As health care costs continue to rise, health spending accounts are gaining momentum as vital tools that help many Americans save money by using pretax dollars to pay for health-related expenses. Flexible spending accounts (FSAs) and health savings accounts (HSAs) are two of the most common such vehicles. These consumer-driven spending accounts are particularly useful in conjunction with high-deductible health plans, which are becoming more common among workplace benefits offerings.
As the use of these accounts increases, legislative changes are needed in order to make them effective and accessible to more Americans. Here are three regulatory updates currently on the table to encourage broader use of FSAs and HSAs among American employers and employees:
1. Repeal or amend the “Cadillac Tax”
The excise tax on high-cost employer-provided health plans (also known as the “Cadillac Tax”) was included in the Affordable Care Act to discourage employers from providing excessively rich health benefits at taxpayers’ expense. It places a 40% tax (paid by the employer) on the cost of health coverage that exceeds certain threshold amounts.
The Cadillac Tax has unintended consequences for HSAs and FSAs. In particular, the inclusion of individual employee contributions to these accounts in the calculation of the tax threshold creates a significant disincentive for employers to offer these benefits, for fear of triggering the excise tax.
An amendment to repeal the Cadillac Tax passed the Senate in July 2017, but the corresponding bill has yet to pass the House of Representatives. On Jan. 22, Congress passed and President Donald Trump signed into law a two-year delay on the Cadillac Tax as part of the federal funding bill to end a partial government shutdown. The tax remains delayed until 2022, but a two-year delay has little impact on the many employers who must make decisions about their benefits programs three to five years in advance. In order to maintain and expand the availability of FSA and HSA accounts for working families, Congress must repeal the Cadillac Tax entirely, or at the very least pass legislation to exempt individuals’ contributions to these accounts from the calculation of the tax threshold.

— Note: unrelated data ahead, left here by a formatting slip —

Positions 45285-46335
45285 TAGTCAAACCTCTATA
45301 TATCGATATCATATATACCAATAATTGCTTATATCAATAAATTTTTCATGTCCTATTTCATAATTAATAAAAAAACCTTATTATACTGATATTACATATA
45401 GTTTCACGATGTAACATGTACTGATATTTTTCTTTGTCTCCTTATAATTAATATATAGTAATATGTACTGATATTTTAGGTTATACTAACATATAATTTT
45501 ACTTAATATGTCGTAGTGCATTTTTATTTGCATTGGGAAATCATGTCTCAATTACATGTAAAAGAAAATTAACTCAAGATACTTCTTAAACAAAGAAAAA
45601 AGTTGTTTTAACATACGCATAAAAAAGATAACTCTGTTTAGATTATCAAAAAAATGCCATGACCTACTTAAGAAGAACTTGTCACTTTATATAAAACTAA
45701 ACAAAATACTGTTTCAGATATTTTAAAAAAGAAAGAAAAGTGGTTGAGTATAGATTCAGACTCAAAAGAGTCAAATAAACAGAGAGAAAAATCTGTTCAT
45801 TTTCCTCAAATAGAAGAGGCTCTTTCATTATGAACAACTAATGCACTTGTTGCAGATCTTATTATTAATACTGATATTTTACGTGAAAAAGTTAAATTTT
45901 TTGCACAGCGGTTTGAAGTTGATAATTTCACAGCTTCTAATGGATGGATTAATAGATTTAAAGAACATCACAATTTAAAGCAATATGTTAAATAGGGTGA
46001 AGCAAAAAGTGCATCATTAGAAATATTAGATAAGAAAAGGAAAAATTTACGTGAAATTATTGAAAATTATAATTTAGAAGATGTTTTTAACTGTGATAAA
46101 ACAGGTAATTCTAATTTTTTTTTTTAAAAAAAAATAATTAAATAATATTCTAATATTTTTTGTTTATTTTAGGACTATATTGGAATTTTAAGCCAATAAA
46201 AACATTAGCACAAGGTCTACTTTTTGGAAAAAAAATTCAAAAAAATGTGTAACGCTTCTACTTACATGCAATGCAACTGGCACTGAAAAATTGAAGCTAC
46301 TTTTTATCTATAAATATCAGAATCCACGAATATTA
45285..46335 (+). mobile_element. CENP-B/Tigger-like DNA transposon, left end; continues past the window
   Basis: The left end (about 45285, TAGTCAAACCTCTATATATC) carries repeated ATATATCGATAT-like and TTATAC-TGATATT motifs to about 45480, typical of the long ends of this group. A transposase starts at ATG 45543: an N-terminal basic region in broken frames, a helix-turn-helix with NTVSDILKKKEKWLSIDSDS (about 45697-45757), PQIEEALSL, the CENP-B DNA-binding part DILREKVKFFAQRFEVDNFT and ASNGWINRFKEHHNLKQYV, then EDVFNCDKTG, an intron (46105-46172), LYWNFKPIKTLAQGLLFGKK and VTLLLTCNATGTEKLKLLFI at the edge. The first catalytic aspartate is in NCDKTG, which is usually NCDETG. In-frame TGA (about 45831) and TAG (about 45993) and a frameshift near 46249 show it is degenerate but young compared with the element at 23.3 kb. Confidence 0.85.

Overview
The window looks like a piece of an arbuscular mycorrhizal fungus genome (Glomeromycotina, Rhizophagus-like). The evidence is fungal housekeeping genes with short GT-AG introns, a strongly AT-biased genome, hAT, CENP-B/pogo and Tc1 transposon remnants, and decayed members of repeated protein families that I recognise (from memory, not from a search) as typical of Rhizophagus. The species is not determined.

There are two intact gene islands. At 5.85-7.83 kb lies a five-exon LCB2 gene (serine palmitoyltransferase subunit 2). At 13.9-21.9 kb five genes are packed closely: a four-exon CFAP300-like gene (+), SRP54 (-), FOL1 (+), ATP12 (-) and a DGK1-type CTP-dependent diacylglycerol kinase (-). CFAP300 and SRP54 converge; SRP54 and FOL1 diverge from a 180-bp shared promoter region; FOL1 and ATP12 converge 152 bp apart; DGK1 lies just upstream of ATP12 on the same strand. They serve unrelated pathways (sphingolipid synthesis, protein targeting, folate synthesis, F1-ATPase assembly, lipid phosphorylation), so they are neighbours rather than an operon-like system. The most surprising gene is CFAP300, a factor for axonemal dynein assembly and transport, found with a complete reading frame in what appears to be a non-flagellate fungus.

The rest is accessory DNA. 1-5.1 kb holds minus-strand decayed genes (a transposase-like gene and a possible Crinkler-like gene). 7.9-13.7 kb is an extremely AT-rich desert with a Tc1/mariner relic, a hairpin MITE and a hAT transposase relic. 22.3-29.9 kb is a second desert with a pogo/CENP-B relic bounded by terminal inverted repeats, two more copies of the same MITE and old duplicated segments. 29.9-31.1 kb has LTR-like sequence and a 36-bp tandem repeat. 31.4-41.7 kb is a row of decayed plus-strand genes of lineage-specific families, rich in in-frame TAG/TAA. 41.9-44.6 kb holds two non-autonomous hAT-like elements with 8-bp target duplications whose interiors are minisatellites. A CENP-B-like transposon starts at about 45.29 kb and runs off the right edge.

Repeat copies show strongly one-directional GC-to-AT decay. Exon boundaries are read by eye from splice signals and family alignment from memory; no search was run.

2. Expand the conditions under which HSAs and FSAs can be used
According to a January 2017 survey by Bankrate, 57% of Americans don’t have enough cash to cover an unexpected $500 expense. HSAs and FSAs can help families manage their health costs and decrease the financial burden that results from both expected and unexpected expenses. A bill called the Health Savings Act aims to make HSAs and FSAs more accessible by implementing policy changes around the use of these accounts, including:
- allowing spouses who are both 55 or older to make catch-up contributions to the same HSA;
- allowing individuals who receive primary care services in exchange for a fixed periodic fee or payment, or who receive health care benefits from an onsite medical clinic of an employer, to participate in an HSA;
- including amounts paid for prescription and over-the-counter medicines or drugs as “qualified medical expenses” for which distributions from an HSA or other tax-preferred savings accounts (such as an FSA) may be used;
- increasing the limits on HSA contributions to match the sum of the annual deductible and out-of-pocket expenses permitted under a high-deductible health plan; and
- allowing HSA distributions to be used to purchase health insurance coverage.
3. Support and Enhance FSAs
HSA-qualified health insurance may not be available to or optimal for all Americans, in which case an FSA can be an attractive alternative. In contrast to the HSA, the entire annual FSA contribution amount is available to an employee on day one of the plan year, offering an immediate safety net against out-of-pocket health care expenses for families with with limited disposable income.
The Responsible Additions and Increases to Sustain Employee Health Benefits Act of 2017 would make FSA benefits more accessible to American families by increasing the annual limit on employee salary reduction contributions to $5,000, with an additional $500 for each additional employee (as adjusted for inflation after 2017). The Act also includes a carry-forward provision that allows employees to carry unused funds into the next year. The bill, H.R.1204, was introduced in February 2017 and is currently in committee in the House of Representatives.
With Americans increasingly bearing the financial burden of rising health care costs, consumer-driven spending accounts accessible via employee benefit plans play an important role in helping millions of Americans pay for health care. If implemented, the above policy changes will help extend the reach of these benefits at a time when more and more families depend on them.